Munnar, the picturesque hill station located 1,800 metres above sea level in Kerala’s Idukki district has become a demolition town over the past week in the latest battle between the administration and developers over land use.
The state government is demolishing encroachments and illegal constructions, and the Kerala high court has rejected the plea of one of the developers, Kochi-based Abad Builders for a stay on the demolitions. The company owns a holiday resort in Munnar, Copper Castle. The court will now hear the case on 23 May.
Munnar is a popular tourist destination and, therefore, popular with builders and resort developers for constructing and selling holiday homes to India’s growing number of affluent individuals, or developing resorts.
Like other hill stations, however, there is little land for development and developers, the government alleges, have built properties by violating existing laws governing land use.
Early on Tuesday morning, a task force overseeing the demolitions razed the resort of the Kochi-based BCG Group. The developer had built 22 villas and mined granite from four quarries it had dug, felled trees, and violated the Cardamom Hill Reserve rules, said members of the task force. According to the rules, the land was meant exclusively for the cultivation of cardamom. The government has taken over the land, added Suresh Kumar, an Indian Administrative Service officer who heads the task force.
There are 3,000 illegal structures in Munnar, said Kumar and the priority of the task force would be to “demolish the bigger structures first and then go for the smaller ones.”
According to him, the entire operation would take three months. And, as if to send out a message that no one would be spared, the task force’s bulldozers took apart one portion of the office of the Communist Party of India (CPI), an ally of the state’s ruling Left Democratic Front.
The task force’s early targets include seven of the larger resorts at Munnar, Winter Castle, Las Palmas, Autumn Trees, Misty Buds, Westwoods, Cloud Nine and Nagarjuna Ayur County. The companies and the individuals running the resorts did not respond to Mint’s queries.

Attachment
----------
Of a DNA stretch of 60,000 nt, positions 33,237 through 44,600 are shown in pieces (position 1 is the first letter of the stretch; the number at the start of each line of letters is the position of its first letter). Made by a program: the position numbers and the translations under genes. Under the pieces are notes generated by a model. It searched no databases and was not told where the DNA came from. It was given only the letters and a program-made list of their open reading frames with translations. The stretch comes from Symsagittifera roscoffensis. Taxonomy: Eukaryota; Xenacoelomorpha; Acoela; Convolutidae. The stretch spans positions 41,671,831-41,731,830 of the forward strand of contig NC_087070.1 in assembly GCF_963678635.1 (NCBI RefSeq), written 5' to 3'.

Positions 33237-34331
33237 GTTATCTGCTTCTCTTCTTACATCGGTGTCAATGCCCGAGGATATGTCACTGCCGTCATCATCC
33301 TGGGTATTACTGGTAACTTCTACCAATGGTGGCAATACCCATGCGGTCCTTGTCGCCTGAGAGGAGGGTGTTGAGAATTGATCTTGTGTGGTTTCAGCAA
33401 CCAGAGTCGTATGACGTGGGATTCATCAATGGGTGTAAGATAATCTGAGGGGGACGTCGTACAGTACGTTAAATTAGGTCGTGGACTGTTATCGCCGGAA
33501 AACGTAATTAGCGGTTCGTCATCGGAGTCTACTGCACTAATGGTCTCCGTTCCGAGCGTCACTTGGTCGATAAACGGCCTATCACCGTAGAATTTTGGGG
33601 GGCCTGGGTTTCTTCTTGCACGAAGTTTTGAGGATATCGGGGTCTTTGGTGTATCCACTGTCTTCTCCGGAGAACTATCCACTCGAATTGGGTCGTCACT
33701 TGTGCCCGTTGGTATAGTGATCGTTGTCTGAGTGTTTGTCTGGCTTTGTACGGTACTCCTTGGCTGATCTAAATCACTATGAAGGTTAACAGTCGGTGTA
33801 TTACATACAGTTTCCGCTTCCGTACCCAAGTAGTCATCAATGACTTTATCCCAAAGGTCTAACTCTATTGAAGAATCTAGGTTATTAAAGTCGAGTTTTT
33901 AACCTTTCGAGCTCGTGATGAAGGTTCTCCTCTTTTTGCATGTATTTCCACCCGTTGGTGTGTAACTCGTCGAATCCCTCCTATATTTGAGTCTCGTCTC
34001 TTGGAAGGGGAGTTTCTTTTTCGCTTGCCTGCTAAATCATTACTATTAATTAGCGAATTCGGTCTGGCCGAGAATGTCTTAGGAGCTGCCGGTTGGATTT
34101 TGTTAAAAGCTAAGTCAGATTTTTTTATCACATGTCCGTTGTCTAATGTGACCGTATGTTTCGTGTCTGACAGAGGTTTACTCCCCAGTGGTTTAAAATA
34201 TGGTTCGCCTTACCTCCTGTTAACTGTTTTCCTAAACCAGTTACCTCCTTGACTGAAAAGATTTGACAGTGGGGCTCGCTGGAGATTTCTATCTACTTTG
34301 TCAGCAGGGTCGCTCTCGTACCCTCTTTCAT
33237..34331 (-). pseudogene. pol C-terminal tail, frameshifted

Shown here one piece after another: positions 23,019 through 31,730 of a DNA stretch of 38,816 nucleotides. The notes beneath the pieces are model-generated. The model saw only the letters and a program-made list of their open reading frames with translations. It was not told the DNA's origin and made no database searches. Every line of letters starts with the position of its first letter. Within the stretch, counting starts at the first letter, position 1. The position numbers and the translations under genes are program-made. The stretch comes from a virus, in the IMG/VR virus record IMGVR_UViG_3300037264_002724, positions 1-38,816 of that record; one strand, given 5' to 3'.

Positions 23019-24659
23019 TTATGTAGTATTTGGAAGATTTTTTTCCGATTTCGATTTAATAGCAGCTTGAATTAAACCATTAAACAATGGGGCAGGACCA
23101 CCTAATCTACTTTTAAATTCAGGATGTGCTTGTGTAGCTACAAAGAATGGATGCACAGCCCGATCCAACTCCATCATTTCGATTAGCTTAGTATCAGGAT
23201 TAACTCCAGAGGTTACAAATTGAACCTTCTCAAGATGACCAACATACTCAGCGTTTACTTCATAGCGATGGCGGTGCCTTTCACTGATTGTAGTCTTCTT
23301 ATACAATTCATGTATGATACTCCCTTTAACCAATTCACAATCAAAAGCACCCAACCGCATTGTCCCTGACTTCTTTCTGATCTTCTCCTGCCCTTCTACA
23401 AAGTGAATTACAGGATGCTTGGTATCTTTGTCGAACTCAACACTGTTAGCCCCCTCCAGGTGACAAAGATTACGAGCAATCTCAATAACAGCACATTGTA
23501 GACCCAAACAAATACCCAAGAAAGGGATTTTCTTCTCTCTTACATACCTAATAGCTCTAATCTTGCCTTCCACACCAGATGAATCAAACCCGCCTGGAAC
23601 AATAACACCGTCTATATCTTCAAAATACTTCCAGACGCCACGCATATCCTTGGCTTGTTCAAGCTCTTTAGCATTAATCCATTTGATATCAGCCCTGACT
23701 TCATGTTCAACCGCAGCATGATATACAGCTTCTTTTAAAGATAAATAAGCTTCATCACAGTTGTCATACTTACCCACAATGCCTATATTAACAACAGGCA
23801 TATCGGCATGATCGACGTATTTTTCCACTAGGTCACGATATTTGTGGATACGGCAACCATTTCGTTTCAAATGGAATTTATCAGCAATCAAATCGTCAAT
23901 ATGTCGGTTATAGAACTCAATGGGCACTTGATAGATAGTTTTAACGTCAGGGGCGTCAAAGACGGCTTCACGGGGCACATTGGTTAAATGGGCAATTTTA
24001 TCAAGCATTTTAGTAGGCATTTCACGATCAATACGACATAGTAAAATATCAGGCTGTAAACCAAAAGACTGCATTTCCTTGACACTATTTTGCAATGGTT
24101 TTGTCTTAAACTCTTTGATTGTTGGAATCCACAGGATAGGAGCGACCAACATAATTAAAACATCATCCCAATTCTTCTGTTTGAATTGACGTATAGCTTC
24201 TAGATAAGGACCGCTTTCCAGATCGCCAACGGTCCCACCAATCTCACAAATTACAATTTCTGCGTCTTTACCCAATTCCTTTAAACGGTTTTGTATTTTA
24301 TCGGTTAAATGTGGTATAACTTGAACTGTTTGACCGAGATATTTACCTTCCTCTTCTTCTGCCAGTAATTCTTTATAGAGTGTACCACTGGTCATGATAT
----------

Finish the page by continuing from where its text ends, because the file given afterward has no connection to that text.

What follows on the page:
The Kerala Restaurant and the Hoteliers Association said the demolition would affect the tourism industry.
The task force, whose members include, apart from Kumar, inspector general of police Rishi Raj Singh and the district’s new collector Raju Narayanaswami, said its objective was to restore Munnar to its former glory.
Some local politicians are against the demolition drive and some constituents of the LDF have already expressed their concern at it.
In 2006, the government had issued three orders asking developers to stop illegal construction. In 2003, a committee appointed by the government to look at land use in the Munnar district found in its report that there were 897 cases, involving 381.22 hectares of land, where people did not have proper documents in the Kannan Devan Hills.
Tea is the major crop in the hills and the total area under tea cultivation now is 23,239.06 acres. There are about 30 tea plantations in and around Munnar, most of them owned by Tata Group’s Kannan Devan Tea Estate.
According to the expert committee, it was from 1996 that bogus titles were issued and “a land mafia came into existence”. “Illegal constructions came up on these lands without valid title deeds” the report adds.
Kerala’s revenue minister and CPI leader K.P. Rajendran said the government would ensure all encroachments are cleared. “We will not succumb to any pressure,” he added.
Meanwhile, in Munnar, CPI leader and former Kerala deputy secretary of the party C.A. Kurian said the party office, part of which was demolished, actually stood on land that had been given to the CPI in 1959. Its title deed was proper, he added.
The LDF is now considering appointing a senior officer to oversee the task force itself. People who did not wish to be identified said that this could just be a way to slow down the process.